As the United Nations Human Rights Special Rapporteur for Afghanistan makes his first visit to the country in this role, the Taliban-Haqqani terror regime slam the door shut on human rights—again.

As Richard Bennett travels the country and meets with the leaders of the illegal regime to ask them about human rights allegations, the Taliban prepared for talks by closing down key Afghan organizations that existed to make peace and protect human rights. This week, the Taliban-Haqqani regime shuttered five more institutions:

  1. The Independent Human Rights Commission
  2. The Parliament
  3. The National Security Council
  4. The High Council for National Reconciliation
  5. The Oversight Commission for the Implementation of Constitution

As Afghan Ambassador to Sri Lanka M. Ashraf Haidari rightly described it, saying these are “Sadly, [the] last nails on the coffin of democracy by Taliban.”

The World Reacts

In response to the latest erasure of democracy and human right vestiges in Afghanistan, the global diplomatic community has announced their displeasure in this move in a series of public statements. Jasper Wieck, the German Special Representative to Afghanistan and Pakistan said, “Dissolution of key institutions in Afghanistan is another blow to human rights, rule of law & national reconciliation. It makes the path more difficult towards an inclusive & stable future that the Afghan society wants & needs.”

Tomas Niklasson, the Special Envoy of the European Union for Afghanistan said, “The decision by the Taliban to dissolve key institutions in #Afghanistan sends a worrying message when it comes to dialogue, human rights and national reconciliation. All very much needed and in demand after decades of conflict and war.”

Ambassador von Brandt, Ambassador and Head of Delegation of the EU to Afghanistan said, “National #Humanrights institutions, modelled on the #ParisPrinciples are the bridge to the outside world. Those bridges are being increasingly destroyed. This excludes #Afghanistan from universally agreed rights and principles and is also strange for a country which relies heavily on international #foodaid and support.”

Rina Amiri, the U.S. Special Envoy for Afghan women, girls, and Human Rights office of global women’s issues, has yet to say anything at all, and has not made any statements in five days. Afghan women are watching and waiting for her verbal support and outrage on social media.

Afghans meanwhile wonder if these diplomats understand that their words do not matter. To summarize the response from Afghans. Terrorists do not respect the human rights of anyone outside their death cult. While diplomats mention their discomfort with the brutality of the regime, the Haqqani-Taliban terror leaders continue to kidnap and murder their supposed enemies, and at Afghan colleges Islamists are stopping women from attending classes for wearing the “wrong-colored” hair coverings.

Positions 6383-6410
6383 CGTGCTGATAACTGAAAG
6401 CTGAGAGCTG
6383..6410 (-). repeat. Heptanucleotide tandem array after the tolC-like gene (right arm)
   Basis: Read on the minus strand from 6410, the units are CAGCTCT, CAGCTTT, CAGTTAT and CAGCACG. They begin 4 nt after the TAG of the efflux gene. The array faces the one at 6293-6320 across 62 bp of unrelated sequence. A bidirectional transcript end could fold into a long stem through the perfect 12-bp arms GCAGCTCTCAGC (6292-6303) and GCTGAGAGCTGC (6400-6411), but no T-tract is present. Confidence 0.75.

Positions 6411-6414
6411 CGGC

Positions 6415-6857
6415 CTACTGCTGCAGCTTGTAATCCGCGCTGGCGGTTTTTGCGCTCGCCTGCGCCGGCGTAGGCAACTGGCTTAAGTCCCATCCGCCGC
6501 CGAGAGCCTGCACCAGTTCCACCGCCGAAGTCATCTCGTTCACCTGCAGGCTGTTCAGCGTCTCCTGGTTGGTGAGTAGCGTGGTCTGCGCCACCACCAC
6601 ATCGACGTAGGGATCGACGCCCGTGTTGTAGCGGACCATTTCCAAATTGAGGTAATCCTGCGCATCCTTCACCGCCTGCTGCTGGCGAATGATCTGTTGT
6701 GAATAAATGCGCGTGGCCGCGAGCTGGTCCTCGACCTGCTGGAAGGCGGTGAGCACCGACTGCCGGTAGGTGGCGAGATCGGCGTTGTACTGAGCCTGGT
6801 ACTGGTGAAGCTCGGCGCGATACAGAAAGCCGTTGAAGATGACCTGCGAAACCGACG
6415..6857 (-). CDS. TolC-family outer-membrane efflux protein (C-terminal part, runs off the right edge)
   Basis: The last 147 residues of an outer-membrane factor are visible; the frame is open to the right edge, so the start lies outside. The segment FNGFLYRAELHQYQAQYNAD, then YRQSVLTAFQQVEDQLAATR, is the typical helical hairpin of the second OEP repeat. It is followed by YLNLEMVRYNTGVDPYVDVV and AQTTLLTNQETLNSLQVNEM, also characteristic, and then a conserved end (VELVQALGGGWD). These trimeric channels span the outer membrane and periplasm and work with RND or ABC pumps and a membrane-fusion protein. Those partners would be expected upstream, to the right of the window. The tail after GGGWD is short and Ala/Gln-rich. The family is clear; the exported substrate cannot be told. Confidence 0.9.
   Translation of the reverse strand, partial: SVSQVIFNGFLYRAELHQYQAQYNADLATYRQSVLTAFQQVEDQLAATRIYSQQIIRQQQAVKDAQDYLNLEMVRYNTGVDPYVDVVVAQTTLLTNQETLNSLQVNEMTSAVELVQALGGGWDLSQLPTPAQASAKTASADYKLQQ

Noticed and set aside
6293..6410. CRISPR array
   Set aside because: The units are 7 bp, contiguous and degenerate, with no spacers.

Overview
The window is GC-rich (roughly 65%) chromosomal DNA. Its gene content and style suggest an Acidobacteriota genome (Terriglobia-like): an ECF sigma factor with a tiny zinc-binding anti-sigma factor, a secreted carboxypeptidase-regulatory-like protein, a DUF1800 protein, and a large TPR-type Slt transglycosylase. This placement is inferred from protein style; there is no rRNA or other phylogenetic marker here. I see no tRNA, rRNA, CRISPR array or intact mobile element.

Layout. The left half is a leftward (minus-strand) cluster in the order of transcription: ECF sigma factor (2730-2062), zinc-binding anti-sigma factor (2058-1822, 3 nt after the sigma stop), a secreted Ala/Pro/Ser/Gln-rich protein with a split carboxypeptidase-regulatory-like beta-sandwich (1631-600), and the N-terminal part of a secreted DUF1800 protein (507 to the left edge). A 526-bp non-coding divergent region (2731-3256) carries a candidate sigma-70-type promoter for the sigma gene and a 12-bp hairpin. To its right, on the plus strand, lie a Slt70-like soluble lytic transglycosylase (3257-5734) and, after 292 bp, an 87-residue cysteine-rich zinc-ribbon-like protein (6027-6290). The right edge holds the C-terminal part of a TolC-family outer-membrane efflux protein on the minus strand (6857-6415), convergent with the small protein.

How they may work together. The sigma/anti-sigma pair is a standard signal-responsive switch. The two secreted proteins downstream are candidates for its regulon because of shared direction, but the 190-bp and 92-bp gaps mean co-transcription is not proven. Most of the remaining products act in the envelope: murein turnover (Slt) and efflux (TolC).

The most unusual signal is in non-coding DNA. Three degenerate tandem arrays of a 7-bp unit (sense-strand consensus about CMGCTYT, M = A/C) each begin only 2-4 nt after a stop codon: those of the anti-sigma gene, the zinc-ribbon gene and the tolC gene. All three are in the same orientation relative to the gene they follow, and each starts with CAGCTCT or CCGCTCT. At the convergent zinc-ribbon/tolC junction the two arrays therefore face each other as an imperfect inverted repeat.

What can be done

Repeatedly, Afghans and their supporters are echoing some simple steps that will stop empowering the terrorists and start to move the regime towards building a more inclusive governance.

First, all diplomats can end public meetings with the regime. There is nothing stopping diplomats from requesting meetings be held over zoom or in neutral spaces where no cameras are allowed. The Taliban-Haqqani Regime is using images and video from the meetings with other nations and with journalists to softly and slowly increase their recognition as a government and to increase their ability to stifle opposition. Never willingly aid a terrorist’s propaganda campaign.

As Annie Pforzheimer a former U.S. Deputy Chief of Mission in Kabul suggests, now is the time for the UN to stop Taliban-Haqqani foreign travel. “To some, allowing the Taliban to travel outside Afghanistan might seem a small concession. But it represents the creeping normalization of international relations with a regime that overthrew a constitutional republic and an official ally of the U.S., has murdered our allies and stolen the rights of its people and — most relevant in this case — is still openly cooperating with other terrorists.”

Finally, the diplomats should be working to get every Muslim-majority nation involved in pressuring the regime to reverse their human rights violations in the name of Islam. The Haqqani-Taliban regime see their political and social movement as a religious one. As evidenced in the “vice-police” response to a journalist who saw Taliban harassing women in Kabul, “It is not the decree of the ministry, it is the decree of God. The real cause of moral corruption is the face. If the face is not covered, then what is the point of Hijab?” Unless everyone counters these incorrect interpretations of Islam, the Taliban-Haqqani regime will not change.

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Jason spent 23 years in USG service conducting defense, diplomacy, intelligence, and education missions globally. Now he teaches, writes, podcasts, and speaks publicly about Islam, foreign affairs, and national security. He is a member of the Military Writers Guild and aids with conflict resolution in Afghanistan.